Children's Hospital Colorado
Mental Health

ADHD: Attention-Deficit/Hyperactivity Disorder

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What is attention-deficit/hyperactivity disorder (ADHD)?

Attention-deficit/hyperactivity disorder (ADHD) is the most common neurodevelopmental disorder in children. It is a brain disorder in which parts of the frontal lobe (a part of the brain that helps with paying attention, planning and making decisions) are less mature than in children without the disorder.

ADHD is characterized by inattention, hyperactivity and/or impulsivity. At least some of these symptoms must be present prior to a child turning 12 years old, and the symptoms must affect his or her functioning in multiple environments, typically at school and home. Untreated ADHD can affect academic performance, peer interactions, family relationships and self-esteem. About 60-80% of children who have ADHD will continue to experience symptoms as an adult.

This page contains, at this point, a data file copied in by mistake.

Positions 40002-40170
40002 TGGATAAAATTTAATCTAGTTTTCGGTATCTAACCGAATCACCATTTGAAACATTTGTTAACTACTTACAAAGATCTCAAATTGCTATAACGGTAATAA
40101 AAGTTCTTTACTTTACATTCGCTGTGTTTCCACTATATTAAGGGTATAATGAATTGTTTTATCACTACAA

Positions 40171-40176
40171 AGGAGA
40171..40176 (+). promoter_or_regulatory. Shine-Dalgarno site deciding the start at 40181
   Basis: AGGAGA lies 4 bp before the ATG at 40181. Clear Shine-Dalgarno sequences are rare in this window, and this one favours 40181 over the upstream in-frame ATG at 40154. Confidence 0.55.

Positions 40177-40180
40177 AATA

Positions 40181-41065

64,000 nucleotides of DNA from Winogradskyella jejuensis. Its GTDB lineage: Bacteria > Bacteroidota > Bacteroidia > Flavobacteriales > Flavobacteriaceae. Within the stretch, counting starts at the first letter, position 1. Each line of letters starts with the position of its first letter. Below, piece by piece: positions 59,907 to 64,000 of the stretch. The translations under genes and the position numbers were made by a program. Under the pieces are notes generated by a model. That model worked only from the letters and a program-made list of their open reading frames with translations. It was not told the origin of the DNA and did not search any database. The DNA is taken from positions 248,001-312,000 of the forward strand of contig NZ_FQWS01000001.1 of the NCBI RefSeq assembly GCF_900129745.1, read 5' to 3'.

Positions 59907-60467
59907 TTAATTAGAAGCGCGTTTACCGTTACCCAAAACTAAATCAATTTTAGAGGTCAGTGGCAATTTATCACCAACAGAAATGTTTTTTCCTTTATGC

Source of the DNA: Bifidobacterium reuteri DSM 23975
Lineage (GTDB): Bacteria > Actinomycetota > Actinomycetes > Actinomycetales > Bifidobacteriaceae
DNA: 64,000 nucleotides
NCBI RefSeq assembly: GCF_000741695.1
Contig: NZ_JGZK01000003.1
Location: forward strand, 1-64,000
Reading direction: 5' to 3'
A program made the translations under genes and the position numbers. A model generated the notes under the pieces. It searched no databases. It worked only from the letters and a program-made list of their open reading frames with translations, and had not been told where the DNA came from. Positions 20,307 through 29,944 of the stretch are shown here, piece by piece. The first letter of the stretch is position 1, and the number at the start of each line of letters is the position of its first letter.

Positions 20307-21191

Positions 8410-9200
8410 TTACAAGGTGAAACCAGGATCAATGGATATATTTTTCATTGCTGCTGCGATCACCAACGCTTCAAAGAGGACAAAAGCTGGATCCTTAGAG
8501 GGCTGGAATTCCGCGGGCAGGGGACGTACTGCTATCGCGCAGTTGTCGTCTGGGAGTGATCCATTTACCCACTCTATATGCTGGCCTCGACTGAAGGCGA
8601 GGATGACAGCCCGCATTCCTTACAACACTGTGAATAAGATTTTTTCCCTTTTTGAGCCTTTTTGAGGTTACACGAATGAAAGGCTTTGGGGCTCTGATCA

What causes ADHD?

A variety of factors may increase a person's risk of having ADHD. The most common risk factor is a family history of ADHD; however, there isn't one specific gene identified as causing the condition.

Other factors that may contribute but are not proven to cause ADHD include a mother's substance use (of drugs or alcohol) during pregnancy, low birth weight or premature birth, environmental toxins and a history of severe emotional neglect.

Who gets ADHD?

Attention-deficit/hyperactivity disorder occurs in approximately 11% of children in the United States, and it is twice as likely to be diagnosed in boys versus girls. However, girls are more likely than boys to have primarily inattentive symptoms with little or no hyperactivity.

What's the difference between ADHD and ADD?

ADHD with only inattentive symptoms is commonly referred to as attention deficit disorder, or ADD.

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Elisabeth Fehr, LCSW

Elisabeth Fehr, LCSW

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Laura Anthony, PhD

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Laura Judd-Glossy, PhD

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Jennifer Hagman, MD

Child and Adolescent Psychiatry, Psychiatry

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